9. Justinw303 says:

I apologize if the answer is right under my nose, but where do you find AB or batted ball outcomes after/during specific counts?

10. Kinanik says:

I wonder how much of this effect is selection bias? The best hitters are going to be pitched around, thus making the average quality of hitter in the ‘hitters’ count’ higher than in the ‘pitchers’ count.’ The worst hitters will be more likely to be in pitchers’ counts. Same logic with pitchers; those with good pitches will be less likely to nibble.

I don’t doubt that the *ordering* of the counts is correct. But I would guess that the real effect of the count is smaller than the graph above indicates. Of course, isolating each of these effects (an average hitter that gets into better counts will look better than one who doesn’t, so you can’t just regress this onto hitter quality).

Love articles like this. Thanks!

11. Mac says:

This is a really fun graph to stare at! There’s really a lot going on if you spend some time digging into the numbers.

Observation 1: Anytime balls outnumber strikes you’re on the right side of 0-0, if strikes are greater than or equal to balls, you’re on the left of 0-0. This makes sense because in a 1-1 count you’re closer to a strikeout (only need three strike pitches) than a walk (needs four ball pitches).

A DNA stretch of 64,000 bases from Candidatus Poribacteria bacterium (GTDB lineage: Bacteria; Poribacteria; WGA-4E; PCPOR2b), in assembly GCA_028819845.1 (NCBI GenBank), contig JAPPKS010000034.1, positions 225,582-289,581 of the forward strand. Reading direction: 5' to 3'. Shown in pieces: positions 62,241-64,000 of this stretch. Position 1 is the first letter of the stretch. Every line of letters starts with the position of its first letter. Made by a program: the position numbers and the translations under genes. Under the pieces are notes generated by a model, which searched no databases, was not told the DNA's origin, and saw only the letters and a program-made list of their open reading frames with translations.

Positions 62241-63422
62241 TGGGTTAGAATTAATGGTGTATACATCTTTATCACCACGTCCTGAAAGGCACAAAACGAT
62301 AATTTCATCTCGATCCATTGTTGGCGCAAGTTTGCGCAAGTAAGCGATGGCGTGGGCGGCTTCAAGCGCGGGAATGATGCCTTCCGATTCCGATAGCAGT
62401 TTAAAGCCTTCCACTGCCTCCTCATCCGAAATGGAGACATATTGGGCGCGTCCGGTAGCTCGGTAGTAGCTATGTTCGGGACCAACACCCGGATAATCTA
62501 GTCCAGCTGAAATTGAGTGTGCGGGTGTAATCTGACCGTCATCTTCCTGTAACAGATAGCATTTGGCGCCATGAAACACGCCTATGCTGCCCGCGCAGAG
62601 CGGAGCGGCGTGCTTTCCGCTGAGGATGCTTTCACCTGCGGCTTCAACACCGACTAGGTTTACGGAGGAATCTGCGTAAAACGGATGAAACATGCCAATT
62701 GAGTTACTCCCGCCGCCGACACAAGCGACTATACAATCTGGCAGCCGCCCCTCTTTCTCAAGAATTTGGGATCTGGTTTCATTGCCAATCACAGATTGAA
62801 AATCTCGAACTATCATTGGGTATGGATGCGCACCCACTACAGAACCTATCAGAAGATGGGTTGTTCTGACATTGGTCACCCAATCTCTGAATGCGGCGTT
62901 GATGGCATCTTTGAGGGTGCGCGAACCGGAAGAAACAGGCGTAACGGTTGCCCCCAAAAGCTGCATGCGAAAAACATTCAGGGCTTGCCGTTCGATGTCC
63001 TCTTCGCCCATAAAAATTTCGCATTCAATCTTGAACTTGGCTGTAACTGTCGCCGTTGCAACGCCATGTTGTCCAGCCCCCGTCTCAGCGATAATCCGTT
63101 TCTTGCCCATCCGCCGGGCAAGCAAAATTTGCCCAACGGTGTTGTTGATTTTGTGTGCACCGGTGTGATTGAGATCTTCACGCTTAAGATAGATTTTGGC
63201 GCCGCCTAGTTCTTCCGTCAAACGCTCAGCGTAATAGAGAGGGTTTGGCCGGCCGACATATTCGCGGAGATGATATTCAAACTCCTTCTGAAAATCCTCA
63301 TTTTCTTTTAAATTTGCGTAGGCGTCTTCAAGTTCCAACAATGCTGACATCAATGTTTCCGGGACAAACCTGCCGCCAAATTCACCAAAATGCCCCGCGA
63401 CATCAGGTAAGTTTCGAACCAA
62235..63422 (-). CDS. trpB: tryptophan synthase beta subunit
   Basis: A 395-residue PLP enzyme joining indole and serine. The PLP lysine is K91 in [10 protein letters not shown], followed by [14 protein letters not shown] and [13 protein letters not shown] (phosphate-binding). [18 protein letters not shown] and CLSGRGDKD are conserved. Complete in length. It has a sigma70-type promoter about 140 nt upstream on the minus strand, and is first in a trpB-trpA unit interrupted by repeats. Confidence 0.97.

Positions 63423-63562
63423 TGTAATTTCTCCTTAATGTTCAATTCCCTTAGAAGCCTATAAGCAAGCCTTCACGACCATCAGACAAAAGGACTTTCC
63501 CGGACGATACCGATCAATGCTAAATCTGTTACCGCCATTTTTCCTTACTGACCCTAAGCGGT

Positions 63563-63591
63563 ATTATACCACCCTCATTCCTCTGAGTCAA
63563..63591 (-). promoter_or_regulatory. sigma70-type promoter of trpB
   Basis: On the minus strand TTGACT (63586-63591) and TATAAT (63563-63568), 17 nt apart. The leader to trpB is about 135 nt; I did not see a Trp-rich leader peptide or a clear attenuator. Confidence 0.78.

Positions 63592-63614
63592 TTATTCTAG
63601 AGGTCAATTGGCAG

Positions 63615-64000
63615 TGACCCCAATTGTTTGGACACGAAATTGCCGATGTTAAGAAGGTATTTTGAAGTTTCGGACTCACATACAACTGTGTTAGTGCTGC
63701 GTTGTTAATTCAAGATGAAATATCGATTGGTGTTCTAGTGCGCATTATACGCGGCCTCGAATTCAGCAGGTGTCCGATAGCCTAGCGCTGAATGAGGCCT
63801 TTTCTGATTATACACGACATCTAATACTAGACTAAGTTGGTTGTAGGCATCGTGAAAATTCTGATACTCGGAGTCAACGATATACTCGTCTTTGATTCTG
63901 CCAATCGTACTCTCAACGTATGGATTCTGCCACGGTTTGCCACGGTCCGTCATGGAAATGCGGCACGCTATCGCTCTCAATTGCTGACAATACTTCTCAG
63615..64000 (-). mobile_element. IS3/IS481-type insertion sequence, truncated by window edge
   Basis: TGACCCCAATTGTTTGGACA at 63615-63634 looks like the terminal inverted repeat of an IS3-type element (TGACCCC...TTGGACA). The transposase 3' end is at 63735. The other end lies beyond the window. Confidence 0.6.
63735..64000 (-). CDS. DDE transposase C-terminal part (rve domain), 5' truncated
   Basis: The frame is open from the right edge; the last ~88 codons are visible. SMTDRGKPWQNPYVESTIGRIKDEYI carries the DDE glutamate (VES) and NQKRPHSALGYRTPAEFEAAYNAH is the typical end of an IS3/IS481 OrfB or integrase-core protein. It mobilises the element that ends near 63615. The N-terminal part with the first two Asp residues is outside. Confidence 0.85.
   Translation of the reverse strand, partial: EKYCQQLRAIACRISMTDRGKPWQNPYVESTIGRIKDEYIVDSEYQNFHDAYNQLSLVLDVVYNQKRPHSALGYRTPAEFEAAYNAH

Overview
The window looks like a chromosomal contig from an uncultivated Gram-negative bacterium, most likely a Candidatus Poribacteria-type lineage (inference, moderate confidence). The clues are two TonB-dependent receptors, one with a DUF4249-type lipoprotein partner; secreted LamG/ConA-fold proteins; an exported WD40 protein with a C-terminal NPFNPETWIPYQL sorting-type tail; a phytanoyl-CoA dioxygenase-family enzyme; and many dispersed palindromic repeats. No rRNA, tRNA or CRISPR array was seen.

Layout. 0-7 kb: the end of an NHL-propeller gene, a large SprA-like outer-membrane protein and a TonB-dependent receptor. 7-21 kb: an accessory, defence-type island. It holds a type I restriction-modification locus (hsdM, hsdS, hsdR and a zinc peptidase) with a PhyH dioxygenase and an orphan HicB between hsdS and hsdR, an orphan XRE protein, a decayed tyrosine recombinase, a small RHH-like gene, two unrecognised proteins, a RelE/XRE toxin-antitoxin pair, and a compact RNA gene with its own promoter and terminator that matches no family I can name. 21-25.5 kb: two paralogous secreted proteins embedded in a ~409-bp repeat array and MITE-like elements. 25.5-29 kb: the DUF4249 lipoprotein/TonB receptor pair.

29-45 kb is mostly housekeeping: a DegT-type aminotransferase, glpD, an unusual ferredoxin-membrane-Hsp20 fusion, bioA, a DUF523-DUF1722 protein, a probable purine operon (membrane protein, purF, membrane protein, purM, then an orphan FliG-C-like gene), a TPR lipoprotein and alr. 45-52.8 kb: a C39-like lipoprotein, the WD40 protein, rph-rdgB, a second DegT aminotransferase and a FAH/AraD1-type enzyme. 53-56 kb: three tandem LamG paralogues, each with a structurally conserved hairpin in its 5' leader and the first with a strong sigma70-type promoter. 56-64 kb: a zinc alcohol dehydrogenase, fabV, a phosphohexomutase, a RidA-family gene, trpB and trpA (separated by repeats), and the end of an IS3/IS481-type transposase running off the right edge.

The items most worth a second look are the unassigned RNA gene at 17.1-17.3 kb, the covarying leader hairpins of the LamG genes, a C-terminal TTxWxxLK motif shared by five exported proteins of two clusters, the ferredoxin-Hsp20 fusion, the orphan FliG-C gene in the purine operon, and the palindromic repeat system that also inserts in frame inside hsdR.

Observation 2: Try starting at 0-0 and see what happens as a count develops. 0-0 to 0-1? You move left. 0-0 to 1-0? You move right. Now at 0-1, go to 1-1, move right. At 0-1 and go to 0-2, you move left. I believe for every possible count the next ball moves you to the right (better for batter) and the next strike moves you to the left (better for pitcher).

Observation 2.5: Note that swapping the order of 3-2 and 0-1 doesn’t change observation 2.

Observation 3: 3-0 is a clear outlier case. I believe this is a result of the well-known baseball philosophy of many hitters always “taking” the 3-0 pitch and not swinging. So you either get the walk or move to 3-1, resulting in an artificially high OBP because fewer hitter attempt to hit.